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Venezuela at UN says no aid crisis

3 min

United Nations (United States) (AFP)

Venezuela's foreign minister insisted at the United Nations on Tuesday that there is no humanitarian crisis in his country even as he announced plans to step up cooperation with UN agencies to help the economy.

Foreign Minister Jorge Arreaza met Monday with UN Secretary-General Antonio Guterres -- his second meeting in a month -- as the stalemate hardened between opposition leader Juan Guaido, who has declared himself acting president, and President Nicolas Maduro.

The United Nations has said it stands ready to ramp up humanitarian aid to Venezuela, where an economic meltdown has sent millions fleeing across borders, but requires consent from Maduro's government.

"Let's not be so hypocritical in this conversation," Arreaza told a news conference at UN headquarters. "There isn't a humanitarian crisis. There is an economy that is subject to a blockade."

Venezuela's economy is in a tailspin marked by hyperinflation and shortages of basic necessities that the opposition blames on corruption and mismanagement by the Maduro government.

Arreaza said US sanctions were to blame and repeated his government's claim that the United States was using aid as a political tool, aimed at regime change.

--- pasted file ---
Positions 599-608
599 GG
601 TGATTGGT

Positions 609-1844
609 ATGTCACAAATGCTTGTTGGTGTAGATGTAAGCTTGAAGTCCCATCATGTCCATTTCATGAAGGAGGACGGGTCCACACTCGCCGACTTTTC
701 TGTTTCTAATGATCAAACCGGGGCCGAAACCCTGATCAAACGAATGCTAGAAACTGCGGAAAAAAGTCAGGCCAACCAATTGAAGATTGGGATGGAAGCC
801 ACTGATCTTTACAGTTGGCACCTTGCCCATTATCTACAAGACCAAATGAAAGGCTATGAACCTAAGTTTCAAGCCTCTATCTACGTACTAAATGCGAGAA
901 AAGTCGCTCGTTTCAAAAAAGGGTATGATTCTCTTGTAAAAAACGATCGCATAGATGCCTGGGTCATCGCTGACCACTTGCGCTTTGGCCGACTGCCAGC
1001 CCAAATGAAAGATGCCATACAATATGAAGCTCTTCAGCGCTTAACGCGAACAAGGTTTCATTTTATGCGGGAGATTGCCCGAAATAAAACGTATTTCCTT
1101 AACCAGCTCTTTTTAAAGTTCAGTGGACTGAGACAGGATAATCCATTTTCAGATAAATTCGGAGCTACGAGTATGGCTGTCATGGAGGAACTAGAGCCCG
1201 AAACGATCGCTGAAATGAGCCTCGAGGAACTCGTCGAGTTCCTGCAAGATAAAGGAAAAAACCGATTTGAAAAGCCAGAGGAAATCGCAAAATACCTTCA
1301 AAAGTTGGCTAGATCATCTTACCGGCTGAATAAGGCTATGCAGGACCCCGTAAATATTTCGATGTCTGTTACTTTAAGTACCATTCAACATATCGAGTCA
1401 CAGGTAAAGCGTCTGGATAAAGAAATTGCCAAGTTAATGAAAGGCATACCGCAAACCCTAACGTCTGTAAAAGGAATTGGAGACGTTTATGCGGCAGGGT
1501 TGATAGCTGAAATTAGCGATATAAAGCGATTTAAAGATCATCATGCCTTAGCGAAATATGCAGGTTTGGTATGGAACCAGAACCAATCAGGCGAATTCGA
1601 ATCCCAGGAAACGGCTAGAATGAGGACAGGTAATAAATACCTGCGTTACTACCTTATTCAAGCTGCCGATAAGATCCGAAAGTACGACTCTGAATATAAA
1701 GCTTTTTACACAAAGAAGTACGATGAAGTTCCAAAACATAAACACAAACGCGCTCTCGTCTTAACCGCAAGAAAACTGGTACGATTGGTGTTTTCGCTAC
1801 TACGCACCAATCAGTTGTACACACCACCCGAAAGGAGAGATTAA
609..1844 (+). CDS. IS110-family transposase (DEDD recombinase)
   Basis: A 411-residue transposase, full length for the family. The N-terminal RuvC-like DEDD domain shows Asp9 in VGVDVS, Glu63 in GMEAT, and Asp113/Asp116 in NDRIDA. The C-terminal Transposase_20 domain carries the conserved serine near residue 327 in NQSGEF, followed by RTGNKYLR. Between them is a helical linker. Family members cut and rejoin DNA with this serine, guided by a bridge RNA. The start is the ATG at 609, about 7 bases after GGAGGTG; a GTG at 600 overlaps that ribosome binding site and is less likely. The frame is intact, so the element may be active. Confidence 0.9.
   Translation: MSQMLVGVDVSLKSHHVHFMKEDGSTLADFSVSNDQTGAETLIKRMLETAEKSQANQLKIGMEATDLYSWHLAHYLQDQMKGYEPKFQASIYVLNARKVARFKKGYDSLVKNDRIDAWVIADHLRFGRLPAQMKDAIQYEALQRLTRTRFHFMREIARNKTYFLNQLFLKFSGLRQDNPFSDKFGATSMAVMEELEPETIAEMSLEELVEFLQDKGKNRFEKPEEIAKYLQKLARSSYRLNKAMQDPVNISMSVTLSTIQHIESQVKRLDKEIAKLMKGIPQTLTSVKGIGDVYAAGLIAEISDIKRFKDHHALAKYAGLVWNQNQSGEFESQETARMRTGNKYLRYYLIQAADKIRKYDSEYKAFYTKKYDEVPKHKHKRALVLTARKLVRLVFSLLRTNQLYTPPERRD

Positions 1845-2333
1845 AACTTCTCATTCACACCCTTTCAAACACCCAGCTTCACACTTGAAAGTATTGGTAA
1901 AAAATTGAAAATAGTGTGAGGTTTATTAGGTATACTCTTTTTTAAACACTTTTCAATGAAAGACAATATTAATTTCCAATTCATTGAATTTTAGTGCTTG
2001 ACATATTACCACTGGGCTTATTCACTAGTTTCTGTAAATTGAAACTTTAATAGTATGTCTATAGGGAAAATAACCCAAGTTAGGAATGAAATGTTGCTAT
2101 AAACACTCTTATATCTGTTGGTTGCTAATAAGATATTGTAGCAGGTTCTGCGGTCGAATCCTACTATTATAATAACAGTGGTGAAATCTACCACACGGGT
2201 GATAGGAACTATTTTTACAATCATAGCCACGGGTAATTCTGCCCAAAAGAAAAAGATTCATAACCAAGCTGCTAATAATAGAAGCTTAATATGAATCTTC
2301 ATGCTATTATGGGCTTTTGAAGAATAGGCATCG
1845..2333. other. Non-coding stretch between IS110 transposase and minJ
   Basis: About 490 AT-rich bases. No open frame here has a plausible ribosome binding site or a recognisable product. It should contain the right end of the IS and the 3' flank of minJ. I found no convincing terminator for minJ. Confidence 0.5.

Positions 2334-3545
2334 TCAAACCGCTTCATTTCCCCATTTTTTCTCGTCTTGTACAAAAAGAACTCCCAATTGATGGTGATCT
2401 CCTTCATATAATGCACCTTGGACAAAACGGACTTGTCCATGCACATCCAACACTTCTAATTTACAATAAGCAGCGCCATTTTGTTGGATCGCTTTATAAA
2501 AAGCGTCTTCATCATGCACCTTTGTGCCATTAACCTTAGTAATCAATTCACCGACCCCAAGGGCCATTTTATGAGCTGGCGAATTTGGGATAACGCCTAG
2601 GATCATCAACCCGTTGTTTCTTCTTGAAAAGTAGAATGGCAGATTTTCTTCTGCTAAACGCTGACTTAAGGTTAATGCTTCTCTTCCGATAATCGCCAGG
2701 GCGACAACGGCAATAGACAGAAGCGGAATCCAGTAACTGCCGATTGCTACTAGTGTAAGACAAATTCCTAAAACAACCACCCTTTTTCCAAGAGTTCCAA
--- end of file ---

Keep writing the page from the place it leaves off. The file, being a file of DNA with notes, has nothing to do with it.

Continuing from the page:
US aid has been piling up in Colombia at the border with Venezuela but a bridge border crossing has been barricaded by the military, under Maduro's orders.

"A government that is threatening you with use of force, with invasion, with a blockade, that gives orders to other countries for them to block you, do they really want to provide you with humanitarian aid?" said Arreaza.

"This is a hostile government that is killing you and then they want to help you out."

- Cooperation with UN agencies -

Millions of Venezuelans have been left struggling with poverty, while 2.3 million have fled the country, unleashing a migration crisis in South America.

The foreign minister said he had discussed "deepening cooperation" between Venezuela and the United Nations during his meeting with Guterres, but did not provide details.

In Caracas earlier, the government signed two agreements with the UN Food and Agriculture agency and the UN children's agency UNICEF to beef up school feeding programs.

The UN chief has offered to help broker negotiations between Maduro and Guaido to resolve the crisis.

Guaido, the 35-year-old head of the opposition-controlled National Assembly, declared himself interim president on January 23 and has since been recognized by about 50 countries including the United States.

Russia and China however continue to back Maduro, setting up a global split that has left the United Nations in a quandary.

Guterres has said he would not join any group of nations promoting initiatives to address the crisis in Venezuela, so that he can maintain the credibility of his offer of "good offices" to the parties.

The UN chief has stressed that he will not step in unless both sides ask him to play a mediating role.

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